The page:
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Christie bullies his way through first presidential debate

8/19/2015, 11:28 a.m.
New Jersey Gov. Chris Christie stood tough and, according to some, bullied his way through the first Republican presidential debate ...
Chris Christie

New Jersey Gov. Chris Christie stood tough and, according to some, bullied his way through the first Republican presidential debate on Thursday night in Cleveland-- leading some political pundits to suggest the portly politico made headway among the crowded field of GOP contenders.

In perhaps what was the highlight of the two hour or so debate for the governor,

Christie got into a testy exchange with rival Kentucky Sen. Rand Paul in a discussion over national security and certain tenets of the constitution—including the Patriot Act and the Freedom Act, in the much hyped event that featured 10 of the 17 Republican GOP candidates, including most notably billionaire businessman Donald Trump.

In one misstep, Christie said, “A hundred ninety-two thousand private sector jobs have been created in the five and a half years since I've been governor.”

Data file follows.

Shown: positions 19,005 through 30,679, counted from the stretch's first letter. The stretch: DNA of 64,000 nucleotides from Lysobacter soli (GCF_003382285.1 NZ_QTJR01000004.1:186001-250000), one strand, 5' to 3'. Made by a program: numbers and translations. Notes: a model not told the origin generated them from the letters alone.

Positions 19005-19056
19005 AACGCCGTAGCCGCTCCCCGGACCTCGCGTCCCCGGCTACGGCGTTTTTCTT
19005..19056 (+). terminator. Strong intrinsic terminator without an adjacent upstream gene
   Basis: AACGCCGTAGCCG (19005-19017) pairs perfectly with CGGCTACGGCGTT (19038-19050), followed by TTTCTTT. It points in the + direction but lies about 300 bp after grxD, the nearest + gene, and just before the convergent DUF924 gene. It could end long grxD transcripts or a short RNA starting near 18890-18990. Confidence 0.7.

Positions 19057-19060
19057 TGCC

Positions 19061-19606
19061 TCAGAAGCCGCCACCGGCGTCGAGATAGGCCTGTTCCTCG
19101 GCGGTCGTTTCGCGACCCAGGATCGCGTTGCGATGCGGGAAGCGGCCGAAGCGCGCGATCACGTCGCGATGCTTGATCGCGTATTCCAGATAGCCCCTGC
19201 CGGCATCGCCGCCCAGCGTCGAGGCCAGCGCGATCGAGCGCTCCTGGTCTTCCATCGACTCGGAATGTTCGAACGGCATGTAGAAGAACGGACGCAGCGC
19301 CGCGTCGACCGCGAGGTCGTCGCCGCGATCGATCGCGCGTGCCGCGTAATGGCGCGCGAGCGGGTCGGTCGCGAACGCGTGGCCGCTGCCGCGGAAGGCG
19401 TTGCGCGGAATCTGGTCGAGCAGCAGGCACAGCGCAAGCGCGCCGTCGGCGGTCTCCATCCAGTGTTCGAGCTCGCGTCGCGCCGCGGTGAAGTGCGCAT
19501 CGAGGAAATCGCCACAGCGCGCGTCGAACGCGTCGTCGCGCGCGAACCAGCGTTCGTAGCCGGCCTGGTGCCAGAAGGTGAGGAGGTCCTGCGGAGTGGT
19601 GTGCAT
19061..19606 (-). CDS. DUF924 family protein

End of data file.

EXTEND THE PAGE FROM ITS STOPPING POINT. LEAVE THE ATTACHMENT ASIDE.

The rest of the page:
According to the Bureau of Labor Statistics, the Garden state did create about 181,000 new private sector jobs between January 2010 to June of this year. However, the number loses significance because the states' overall job growth still ranks it near the bottom (44th) out of 50 states. Add to the mix that the number of state unemployment claims topped 217,000 for the most recent week—one of the highest its been in several months—and the increase in jobs becomes a moot point—especially on a national level.

Bloggers reaction to Christie's performance was mixed.

“Trump made Christie look bad with the all of the job losses in New Jersey through the casino closings in Atlantic City,” blogger Debra E., posted. Political consultant, Matt Hale of Seton Hall University in South Orange, NJ said the governor held his own. Hale said, “He didn't have to talk about things he didn't want to talk about—Bridge-Gate or Sandy.” The next Republican debate will be held Sept. 16 at the Ronald Reagan Presidential Library in California.